Stella Mathews Jointers August 17th, 2018 - 18:17:05
Assessing the quality of used finger jointers follows the same four-part process of assessing other used industrial woodworking machines. First, you should only shop for a used finger jointer with a professional seller of used wood working machines; otherwise, the jointer's state of wear may not be properly assessed. Second, always investigate a seller's reputation at the Better Business Bureau, avoiding seller's that have unresolved customer complaints on their record. Third, always be sure to ask for a copy of a jointer's official maintenance record to assess whether or not it has been properly maintained. Fourth, conduct a firsthand inspection of the jointer before you buy it, or have a trustworthy third party conduct the inspection on your behalf.
Because high capacity finger-jointers can be expensive-easily costing six figures-many growing woodworking companies consider shopping for used finger-jointers, and even large companies purchase used finger-jointers to increase their bottom line. Nevertheless, some woodworkers (most of them beginners at the commercial level) remain convinced that purchasing used woodworking machines is a bad idea when starting out new at commercial woodworking. But, while not all industrial grade used woodworking machinery offers quality, it's important to remember that industrial grade woodworking machinery is designed to stand up to commercial level use for decades. As a result, the main of issue of buying an industrial finger jointer used is not whether its used state decreases its dependability and efficiency, but the dependability and efficiency offered by a particular used finger-jointer.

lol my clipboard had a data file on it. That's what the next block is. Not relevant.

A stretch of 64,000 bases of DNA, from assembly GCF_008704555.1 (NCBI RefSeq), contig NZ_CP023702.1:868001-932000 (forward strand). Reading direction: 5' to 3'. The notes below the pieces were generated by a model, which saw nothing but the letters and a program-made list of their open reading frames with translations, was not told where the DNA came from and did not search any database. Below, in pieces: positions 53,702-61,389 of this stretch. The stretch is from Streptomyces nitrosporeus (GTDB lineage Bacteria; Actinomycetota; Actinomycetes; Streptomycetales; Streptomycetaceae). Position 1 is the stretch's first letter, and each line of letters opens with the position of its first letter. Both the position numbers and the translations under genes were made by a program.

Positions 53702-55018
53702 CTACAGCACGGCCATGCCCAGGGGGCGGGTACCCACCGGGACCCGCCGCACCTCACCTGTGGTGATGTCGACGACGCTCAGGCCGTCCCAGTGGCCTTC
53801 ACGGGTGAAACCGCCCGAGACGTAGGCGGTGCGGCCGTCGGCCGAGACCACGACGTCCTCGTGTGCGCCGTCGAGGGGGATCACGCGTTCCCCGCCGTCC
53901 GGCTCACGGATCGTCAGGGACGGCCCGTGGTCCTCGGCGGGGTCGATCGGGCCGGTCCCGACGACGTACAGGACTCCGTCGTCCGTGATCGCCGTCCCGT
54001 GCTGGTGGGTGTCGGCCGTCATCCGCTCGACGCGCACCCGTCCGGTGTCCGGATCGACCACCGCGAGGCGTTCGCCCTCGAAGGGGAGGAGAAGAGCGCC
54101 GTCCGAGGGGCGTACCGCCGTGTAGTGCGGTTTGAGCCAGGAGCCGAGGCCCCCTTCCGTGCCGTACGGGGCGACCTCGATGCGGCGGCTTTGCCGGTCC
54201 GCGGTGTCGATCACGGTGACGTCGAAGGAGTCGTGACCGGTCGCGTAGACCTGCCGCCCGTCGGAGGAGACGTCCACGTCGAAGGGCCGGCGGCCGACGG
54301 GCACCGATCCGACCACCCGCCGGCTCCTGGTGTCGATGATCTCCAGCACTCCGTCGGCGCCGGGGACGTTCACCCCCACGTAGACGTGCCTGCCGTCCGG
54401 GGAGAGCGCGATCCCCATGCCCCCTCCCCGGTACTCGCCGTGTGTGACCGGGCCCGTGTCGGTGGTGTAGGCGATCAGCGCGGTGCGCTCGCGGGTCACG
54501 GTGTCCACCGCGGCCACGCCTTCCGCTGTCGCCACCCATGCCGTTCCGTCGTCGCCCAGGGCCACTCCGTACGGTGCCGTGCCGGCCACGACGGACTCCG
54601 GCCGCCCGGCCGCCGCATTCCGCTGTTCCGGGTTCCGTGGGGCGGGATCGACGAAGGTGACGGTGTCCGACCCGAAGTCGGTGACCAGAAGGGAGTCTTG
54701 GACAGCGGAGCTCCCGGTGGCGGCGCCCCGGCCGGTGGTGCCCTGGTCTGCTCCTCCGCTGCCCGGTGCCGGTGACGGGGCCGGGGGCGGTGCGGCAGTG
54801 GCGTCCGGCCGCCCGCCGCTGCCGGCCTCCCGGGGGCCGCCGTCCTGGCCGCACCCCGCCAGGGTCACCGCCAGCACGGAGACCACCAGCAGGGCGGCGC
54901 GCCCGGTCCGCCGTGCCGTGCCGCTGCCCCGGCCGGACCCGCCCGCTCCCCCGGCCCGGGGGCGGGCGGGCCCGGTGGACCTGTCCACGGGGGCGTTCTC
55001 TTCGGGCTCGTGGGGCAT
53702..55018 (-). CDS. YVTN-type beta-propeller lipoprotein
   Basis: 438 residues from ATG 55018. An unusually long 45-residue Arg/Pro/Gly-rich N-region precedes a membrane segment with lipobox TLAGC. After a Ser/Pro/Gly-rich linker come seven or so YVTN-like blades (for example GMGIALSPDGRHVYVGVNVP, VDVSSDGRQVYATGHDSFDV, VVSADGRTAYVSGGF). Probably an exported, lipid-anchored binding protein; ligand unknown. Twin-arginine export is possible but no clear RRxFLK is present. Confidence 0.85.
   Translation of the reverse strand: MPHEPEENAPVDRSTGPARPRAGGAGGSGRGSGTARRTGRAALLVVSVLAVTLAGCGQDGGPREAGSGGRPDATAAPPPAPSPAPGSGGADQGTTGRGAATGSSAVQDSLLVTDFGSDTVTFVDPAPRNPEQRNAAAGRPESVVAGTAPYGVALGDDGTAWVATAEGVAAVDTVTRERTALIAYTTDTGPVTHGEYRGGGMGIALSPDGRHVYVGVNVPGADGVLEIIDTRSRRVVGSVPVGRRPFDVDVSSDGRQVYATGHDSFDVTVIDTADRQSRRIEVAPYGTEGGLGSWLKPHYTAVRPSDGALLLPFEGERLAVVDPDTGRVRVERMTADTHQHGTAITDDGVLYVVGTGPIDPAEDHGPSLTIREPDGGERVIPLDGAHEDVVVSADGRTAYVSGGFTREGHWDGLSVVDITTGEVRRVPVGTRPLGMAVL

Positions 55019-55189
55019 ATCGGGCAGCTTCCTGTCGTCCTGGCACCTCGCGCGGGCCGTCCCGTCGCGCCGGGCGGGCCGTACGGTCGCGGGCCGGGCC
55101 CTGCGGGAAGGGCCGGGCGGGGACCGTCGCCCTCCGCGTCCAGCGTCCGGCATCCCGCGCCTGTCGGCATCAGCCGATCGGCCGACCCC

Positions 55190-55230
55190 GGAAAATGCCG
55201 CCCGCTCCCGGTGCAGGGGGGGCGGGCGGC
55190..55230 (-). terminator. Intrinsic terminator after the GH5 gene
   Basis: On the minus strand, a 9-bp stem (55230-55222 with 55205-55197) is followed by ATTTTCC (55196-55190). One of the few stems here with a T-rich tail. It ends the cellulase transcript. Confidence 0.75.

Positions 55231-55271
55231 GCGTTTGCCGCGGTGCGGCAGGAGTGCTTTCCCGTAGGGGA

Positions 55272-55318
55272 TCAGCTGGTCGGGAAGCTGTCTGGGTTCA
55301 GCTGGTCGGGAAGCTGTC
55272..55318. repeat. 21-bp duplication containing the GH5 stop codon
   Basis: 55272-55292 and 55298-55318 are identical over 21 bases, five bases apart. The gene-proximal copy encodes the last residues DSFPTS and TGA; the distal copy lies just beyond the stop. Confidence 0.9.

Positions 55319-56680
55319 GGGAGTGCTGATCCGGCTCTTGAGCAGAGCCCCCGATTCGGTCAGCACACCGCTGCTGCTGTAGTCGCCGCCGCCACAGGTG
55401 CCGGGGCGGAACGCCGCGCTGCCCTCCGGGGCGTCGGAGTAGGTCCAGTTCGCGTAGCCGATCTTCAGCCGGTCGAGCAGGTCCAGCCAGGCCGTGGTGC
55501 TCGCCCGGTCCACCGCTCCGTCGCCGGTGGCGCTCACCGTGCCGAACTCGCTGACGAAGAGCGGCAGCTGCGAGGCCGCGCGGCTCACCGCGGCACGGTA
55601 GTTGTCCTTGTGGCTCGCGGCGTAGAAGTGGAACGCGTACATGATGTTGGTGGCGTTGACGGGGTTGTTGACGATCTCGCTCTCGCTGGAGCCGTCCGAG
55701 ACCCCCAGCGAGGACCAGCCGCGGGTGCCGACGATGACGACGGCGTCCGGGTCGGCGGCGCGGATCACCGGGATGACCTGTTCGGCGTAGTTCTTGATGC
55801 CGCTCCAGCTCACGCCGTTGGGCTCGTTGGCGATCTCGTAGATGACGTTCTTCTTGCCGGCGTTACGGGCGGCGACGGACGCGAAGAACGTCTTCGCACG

Gaps might not be a problem in building homes or in some woodworking projects, but in trying to produce two or more boards of equal widths with perfectly straight and square edges, a lot of new lumber must be reworked.
As with most woodworking machines, the type of jointer need by a woodworker depends mostly on the production demand of his or her woodworking operation. For hobbyist woodwork or small woodshops, smaller jointers that have a 4 to 6 inch width of cut are usually sufficient, while for larger, multifaceted woodworking operations, a larger jointer with an 8 to 16 inch width of cut is usually recommended.
Assessing the quality of a used jointer follows the same four-step process of evaluating other used woodworking machinery. First, you should avoid amateur sellers of used woodworking machinery (e.g. eBay merchants and company auctions) and buy from professional sellers that are capable of accurately assessing a machine's value. Second, you should avoid purchasing a used jointer from a seller that has unresolved customer complaints at the Better Business Bureau (BBB).